WAS AYESHA REALLY A CHILD BRIDE? - MARRIAGEABLE AGE FROM THE QURAN
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There is absolutely no mention of Ayesha in the Quran. In fact, there is no mention of the name of any wife of the Prophet or any of the Prophet's companions or contemporaries in the Quran.
The only exception is the name of Zayd (33:37 - Prophet's adopted son) which has been mentioned in the specific matter of marriage and to underscore the point that elective / adoptive relationships cannot replace blood relationships and should not be viewed as such. The other exception is the mention of Abu Lahab (111.1) which merely translates as ‘Father of Flame’. Whether this is a generic reference to a 'type' of personality and those that assist them or an actual personality is open to debate.
All other information is found firmly within the Islamic secondary sources and not the Quran.
(Please see related article  below).
WHAT GUIDANCE DOES THE QURAN GIVE WITH
REGARDS TO MARRIAGEABLE AGE?
“Test (trial) the orphans (Arabic: wa-ibtalu l-yatama) until they reach the age of marriage (Arabic: balaghu l-nikaha); if you then find sound judgment in them, release their property to them; but consume it not wastefully, nor in haste against their growing up. If the guardian is well-off, let him claim no remuneration, but if he is poor, let him have for himself what is just and reasonable. When you release their property to them, take witnesses in their presence (Arabic: Fa-ashiddu alayhim) : But all-sufficient is God in taking account.”
There is no mention of children in these verses, To the contrary, in order to reach marriageable age, it is clear that one must be of sound judgment, maturity and certainly old enough that their wealth and property can be fully entrusted to them. The mention of witnesses in their presence clearly implies a discharge of responsibility and contractual in nature. There is no indication that any of these can be accomplished with a child.
Whilst verse 4:6 clearly twins 'marriageable age' with the ability to entrust orphans with their wealth / property, another verse 6:152, clearly instructs believers not to come close to the orphan's wealth until they are 'ashudd', implying physical maturity, full strength or to be in a state where one is fully grown. Thus keeping both verses 4:6 and 6:152 in view, attaining full physical strength also becomes a precursor to discerning marriageable age.
"And do not go near to the wealth / property of the orphans except with that which is best until he reaches his maturity / his full strength (Arabic: Ashuddahu)..."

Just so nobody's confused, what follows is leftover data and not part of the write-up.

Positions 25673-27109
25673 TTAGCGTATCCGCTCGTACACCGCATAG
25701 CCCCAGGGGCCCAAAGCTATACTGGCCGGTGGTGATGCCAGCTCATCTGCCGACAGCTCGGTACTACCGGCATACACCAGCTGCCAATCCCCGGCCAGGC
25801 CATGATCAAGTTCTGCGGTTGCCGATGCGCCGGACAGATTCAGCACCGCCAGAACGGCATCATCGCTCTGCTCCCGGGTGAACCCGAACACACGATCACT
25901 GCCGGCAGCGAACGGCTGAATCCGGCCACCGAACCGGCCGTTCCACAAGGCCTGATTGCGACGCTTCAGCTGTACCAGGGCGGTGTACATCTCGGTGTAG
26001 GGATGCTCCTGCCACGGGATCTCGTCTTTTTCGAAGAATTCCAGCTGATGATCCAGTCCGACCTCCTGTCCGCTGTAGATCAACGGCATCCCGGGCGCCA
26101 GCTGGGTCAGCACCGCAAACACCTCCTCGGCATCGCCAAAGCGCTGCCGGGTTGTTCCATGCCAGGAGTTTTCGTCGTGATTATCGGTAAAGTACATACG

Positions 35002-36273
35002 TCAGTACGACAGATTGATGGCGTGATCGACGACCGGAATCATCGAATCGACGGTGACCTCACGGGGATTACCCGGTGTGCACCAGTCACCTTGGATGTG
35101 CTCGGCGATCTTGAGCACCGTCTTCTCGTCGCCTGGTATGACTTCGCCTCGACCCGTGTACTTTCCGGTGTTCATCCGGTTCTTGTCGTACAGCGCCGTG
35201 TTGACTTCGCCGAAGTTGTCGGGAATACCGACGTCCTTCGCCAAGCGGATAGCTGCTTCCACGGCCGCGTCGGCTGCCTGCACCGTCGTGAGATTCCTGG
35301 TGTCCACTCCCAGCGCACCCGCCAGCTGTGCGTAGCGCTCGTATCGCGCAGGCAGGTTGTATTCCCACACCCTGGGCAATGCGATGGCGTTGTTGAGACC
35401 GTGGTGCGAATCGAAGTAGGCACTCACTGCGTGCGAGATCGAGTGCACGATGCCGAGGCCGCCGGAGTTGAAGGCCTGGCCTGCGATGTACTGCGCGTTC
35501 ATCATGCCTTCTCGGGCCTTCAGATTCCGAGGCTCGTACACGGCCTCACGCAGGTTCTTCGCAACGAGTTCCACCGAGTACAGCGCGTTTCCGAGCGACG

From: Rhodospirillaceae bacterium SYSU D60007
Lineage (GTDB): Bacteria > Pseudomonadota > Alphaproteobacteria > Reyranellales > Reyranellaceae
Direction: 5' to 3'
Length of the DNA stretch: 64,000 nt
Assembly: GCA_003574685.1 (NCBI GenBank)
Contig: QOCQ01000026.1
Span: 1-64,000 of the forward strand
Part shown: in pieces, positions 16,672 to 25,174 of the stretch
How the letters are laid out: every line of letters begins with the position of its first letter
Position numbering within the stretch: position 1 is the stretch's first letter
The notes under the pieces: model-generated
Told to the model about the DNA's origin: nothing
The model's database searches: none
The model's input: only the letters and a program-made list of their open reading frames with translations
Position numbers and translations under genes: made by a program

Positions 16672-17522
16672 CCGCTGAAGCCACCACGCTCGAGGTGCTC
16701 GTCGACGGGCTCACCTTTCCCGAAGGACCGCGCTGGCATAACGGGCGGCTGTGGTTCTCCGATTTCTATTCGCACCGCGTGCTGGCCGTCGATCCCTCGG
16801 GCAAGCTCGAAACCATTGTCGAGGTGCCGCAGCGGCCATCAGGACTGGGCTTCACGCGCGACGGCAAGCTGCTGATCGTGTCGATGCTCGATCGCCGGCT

The Arabic term 'Ashudd' indicates mainstream physical maturity or full strength. For example, in verse 12:19 one notes that Prophet Joseph (pbuh) was taken as a mere boy (ghulamun) and later in verses 12:22-23 we are informed was old enough to be seduced after reaching 'ashudd' (physical maturity / full strength).
Other verses such as 18:82 also separate the term ‘ghulamayni’ (two boys) with 'ashudd' (physical maturity) indicating older age. Verses of the Quran such as verse 46:15 also indicate 'ashudd' to imply full physical maturity and strength.
Such a rendition of the term 'ashudd' to imply physical maturity and strength is also resonated in classical sources.
Source: Edward Lanes Lexicon
Therefore, both physical maturity and mental maturity are imperative in discerning marriageable age.
A SOLEMN COVENANT (MEETHAQAN GALEZAAN)
It is clear from the following verse of the Quran, that a ‘Solemn covenant’ is a pre-requisite for marriage and has to be entered into by both parties.
“And how could ye take it when you have gone in to each other, and they have taken from you a solemn covenant (Arabic: Meethaqan Galezaan)?"
Illustration - Joseph Islam
Let us note how the Quran makes use of the term 'Meethaqan Galezaan' (Solemn Covenant) elsewhere in the scripture to understand its nature and true significance.
THE SOLEMN COVENANT GOD TOOK WITH THE CHILDREN OF ISRAEL WITH REGARDS THE SABBATH
“And for their covenant we raised over them the mount; and (on another occasion) we said: "Enter the gate with humility"; and (once again) we commanded them: "Transgress not in the matter of the Sabbath." And we took from them a solemn covenant (Arabic: Meethaqan Galezaan)”
Illustration - Joseph Islam
THE SOLEMN COVENANT GOD TOOK WITH ALL HIS PROPHETS
“And remember We took from the prophets their covenant: As (We did) from thee: from Noah, Abraham, Moses, and Jesus the son of Mary: We took from them a solemn covenant (Arabic: Meethaqan Galezaan)”
Illustration - Joseph Islam
Can a child really enter into such an important covenant described by the Quran as a 'Meethaqan Galezaan' ?
It is clear from the guidance given by the Quran and the significance of the nature of the 'solemn covenant' being described that marriage is a very powerful and important institution.
This contract of marriage can only be entered into by an individual of sound mind, judgement, free thought, physical maturity and one that completely understands the nature of the contract and its implications. This would certainly not be a child.
The question remains, would a Prophet of God go against the very revelations that were given to him? Or are the narrations found in the Islamic secondary sources falsely or incorrectly attributed?
(1) Where Do We Learn About Prophet Muhammad's (pbuh) Wives?
(2) Does Verse 65:4 Provide Consent to Consummate a Marriage with Female Minors?
(3) Nikaah - The Contract of Marriage
Highlights marked in red on the lexicon excerpt are my own insertions. They have no bearing on the original text other than they emphasise relevance to the topic at hand. These are merely illustrations and have solely been utilised for educational and explanatory purposes.
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